National Grid reminds off-road drivers that utility rights-of-way are private property where unauthorized dumping and trespass by motorized vehicles is unlawful. These rights-of-way are a critical part of the company's electric and gas network. Limiting activities within the corridors protects the public, avoids damage to company facilities and supports the reliability of electric and gas service. In addition, limiting activities reduces inconvenience and disturbances to rights-of-way neighbors.
National Grid maintains access roads to and along rights-of-way to maintain and repair existing facilities in accordance with state and federal regulations and for the construction of new facilities for use by authorized personnel only. Rights-of-way should not be used without the permission of National Grid.
"These corridors are strictly for authorized National Grid personnel familiar with the facilities and terrain," said Chad Martin, director of safety for National Grid. "Dumping of waste and access by off-road vehicles is damaging to the rights-of-way and creates safety hazards for utility personnel and other authorized users."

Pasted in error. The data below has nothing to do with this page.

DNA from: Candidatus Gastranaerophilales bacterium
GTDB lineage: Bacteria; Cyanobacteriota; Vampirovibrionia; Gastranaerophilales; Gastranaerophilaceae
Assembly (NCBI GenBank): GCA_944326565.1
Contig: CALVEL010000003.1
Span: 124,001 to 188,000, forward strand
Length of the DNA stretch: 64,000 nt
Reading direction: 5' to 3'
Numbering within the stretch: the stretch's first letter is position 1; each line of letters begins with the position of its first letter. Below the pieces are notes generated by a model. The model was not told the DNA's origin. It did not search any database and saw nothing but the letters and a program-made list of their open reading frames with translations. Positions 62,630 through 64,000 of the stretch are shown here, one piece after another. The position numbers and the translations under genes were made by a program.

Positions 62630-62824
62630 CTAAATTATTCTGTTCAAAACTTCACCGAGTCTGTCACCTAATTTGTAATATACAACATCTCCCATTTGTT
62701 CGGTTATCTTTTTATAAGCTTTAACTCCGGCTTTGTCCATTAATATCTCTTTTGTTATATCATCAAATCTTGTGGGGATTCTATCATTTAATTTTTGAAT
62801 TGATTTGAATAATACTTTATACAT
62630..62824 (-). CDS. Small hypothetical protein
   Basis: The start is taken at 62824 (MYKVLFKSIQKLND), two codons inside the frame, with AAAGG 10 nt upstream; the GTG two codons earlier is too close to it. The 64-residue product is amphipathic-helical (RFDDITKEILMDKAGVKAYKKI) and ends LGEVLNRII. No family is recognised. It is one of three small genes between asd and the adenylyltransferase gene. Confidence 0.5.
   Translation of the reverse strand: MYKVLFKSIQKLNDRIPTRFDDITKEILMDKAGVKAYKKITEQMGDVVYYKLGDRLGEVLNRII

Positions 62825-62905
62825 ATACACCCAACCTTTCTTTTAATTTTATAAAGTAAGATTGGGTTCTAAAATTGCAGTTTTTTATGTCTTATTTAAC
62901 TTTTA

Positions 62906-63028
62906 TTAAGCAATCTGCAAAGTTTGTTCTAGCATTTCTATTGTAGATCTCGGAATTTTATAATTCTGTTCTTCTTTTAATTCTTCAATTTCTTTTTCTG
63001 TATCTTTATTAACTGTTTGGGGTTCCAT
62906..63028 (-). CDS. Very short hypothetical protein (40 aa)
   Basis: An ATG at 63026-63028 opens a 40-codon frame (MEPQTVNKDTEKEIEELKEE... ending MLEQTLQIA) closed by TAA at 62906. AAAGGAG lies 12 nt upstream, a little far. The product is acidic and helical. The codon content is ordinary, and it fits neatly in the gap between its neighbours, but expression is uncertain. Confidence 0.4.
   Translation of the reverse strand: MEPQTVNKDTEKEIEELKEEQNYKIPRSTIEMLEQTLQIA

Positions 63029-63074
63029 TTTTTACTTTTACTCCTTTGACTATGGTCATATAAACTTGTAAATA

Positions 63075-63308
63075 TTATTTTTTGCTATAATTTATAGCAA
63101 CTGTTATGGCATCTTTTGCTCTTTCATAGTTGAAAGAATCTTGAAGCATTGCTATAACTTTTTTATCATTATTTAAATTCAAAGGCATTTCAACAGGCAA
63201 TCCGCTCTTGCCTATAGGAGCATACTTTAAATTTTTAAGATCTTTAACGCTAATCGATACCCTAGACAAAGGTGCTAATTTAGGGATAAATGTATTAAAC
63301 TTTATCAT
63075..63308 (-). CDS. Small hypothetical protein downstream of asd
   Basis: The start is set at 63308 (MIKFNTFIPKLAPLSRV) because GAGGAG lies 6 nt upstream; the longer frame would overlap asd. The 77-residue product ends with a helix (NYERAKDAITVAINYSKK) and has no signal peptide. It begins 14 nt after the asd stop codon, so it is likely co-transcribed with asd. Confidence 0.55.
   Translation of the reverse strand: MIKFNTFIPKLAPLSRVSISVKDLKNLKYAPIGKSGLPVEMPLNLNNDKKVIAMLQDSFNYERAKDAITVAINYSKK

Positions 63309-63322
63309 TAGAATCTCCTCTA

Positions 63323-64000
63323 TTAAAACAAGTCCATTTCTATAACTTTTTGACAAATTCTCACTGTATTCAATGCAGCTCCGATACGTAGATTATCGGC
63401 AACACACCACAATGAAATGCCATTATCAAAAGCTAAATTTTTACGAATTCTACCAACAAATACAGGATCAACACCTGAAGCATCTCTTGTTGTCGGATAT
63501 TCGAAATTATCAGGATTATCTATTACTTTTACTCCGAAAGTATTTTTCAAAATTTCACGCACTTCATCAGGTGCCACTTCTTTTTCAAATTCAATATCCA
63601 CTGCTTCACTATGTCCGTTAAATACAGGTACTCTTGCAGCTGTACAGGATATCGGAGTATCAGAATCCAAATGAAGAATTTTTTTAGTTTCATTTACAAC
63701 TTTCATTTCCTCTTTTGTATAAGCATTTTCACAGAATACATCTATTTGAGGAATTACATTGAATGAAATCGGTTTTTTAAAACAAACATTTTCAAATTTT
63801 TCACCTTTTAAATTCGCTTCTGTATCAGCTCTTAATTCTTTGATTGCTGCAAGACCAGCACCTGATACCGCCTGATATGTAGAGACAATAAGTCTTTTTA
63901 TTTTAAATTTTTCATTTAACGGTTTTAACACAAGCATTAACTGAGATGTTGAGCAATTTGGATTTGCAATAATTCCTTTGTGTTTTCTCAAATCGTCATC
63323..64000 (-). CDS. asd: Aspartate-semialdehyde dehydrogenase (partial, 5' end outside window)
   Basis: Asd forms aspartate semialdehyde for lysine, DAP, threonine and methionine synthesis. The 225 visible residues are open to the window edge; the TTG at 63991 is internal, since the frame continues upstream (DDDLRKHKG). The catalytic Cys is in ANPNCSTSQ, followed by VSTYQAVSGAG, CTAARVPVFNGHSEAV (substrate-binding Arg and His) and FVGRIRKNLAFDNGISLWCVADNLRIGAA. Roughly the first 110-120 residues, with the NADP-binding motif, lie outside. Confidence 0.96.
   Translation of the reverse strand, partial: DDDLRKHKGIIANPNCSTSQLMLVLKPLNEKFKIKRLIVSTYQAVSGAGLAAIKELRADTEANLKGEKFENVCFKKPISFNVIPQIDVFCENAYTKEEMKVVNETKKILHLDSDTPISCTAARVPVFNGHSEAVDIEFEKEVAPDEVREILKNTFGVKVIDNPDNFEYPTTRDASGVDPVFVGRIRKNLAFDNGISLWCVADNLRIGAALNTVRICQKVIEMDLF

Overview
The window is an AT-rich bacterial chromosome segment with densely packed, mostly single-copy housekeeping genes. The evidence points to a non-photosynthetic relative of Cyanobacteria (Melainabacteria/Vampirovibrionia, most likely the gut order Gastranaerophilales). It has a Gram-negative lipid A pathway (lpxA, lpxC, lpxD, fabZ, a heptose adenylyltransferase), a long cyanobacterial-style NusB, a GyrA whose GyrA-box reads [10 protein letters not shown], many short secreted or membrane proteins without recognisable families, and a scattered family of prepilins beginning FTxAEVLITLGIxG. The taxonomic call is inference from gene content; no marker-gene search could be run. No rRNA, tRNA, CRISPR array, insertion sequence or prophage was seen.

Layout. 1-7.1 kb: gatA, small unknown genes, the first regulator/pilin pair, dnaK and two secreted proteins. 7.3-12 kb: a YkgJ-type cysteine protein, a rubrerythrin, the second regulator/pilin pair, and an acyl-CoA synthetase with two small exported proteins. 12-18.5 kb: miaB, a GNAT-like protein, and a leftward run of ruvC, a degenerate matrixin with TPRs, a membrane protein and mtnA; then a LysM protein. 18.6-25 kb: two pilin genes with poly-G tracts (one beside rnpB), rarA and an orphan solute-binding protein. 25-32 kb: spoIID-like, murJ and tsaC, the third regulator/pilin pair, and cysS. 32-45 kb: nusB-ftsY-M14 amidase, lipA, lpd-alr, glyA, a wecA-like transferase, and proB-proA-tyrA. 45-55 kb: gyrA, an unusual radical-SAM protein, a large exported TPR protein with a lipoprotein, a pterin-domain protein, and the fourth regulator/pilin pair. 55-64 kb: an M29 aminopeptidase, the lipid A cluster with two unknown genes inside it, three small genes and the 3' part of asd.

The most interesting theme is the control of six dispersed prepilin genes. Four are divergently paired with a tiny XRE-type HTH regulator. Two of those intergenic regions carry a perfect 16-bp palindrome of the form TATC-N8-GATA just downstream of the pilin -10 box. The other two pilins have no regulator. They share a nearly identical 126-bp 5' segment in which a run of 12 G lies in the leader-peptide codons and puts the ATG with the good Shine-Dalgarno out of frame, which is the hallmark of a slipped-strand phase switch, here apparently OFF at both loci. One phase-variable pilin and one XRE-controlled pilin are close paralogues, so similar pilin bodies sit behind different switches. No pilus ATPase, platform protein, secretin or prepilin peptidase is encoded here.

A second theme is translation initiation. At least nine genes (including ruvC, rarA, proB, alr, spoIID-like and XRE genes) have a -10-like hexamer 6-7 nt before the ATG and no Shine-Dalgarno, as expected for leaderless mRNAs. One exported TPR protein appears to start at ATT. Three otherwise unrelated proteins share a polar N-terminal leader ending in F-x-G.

Unauthorized vehicular use and other forms of trespass also can cause damage to wetlands, streams, and wildlife habitats that occur on many of National Grid's rights-of-way. Violators may be subject to enforcement actions by federal and state environmental protection agencies.
"National Grid's No. 1 priority is to ensure the safety of our customers, employees and the communities we serve," Martin said. "With summer approaching and more activities outdoors, we are reminding the public that rights-of-way are private property and to be aware of the safety hazards around our network. National Grid partners with local authorities to help ensure safety by protecting the rights-of-way from unauthorized use and provides local law enforcement with its full cooperation in prosecuting any trespassers up to and including arrest."
For more information, visit www.nationalgridus.com.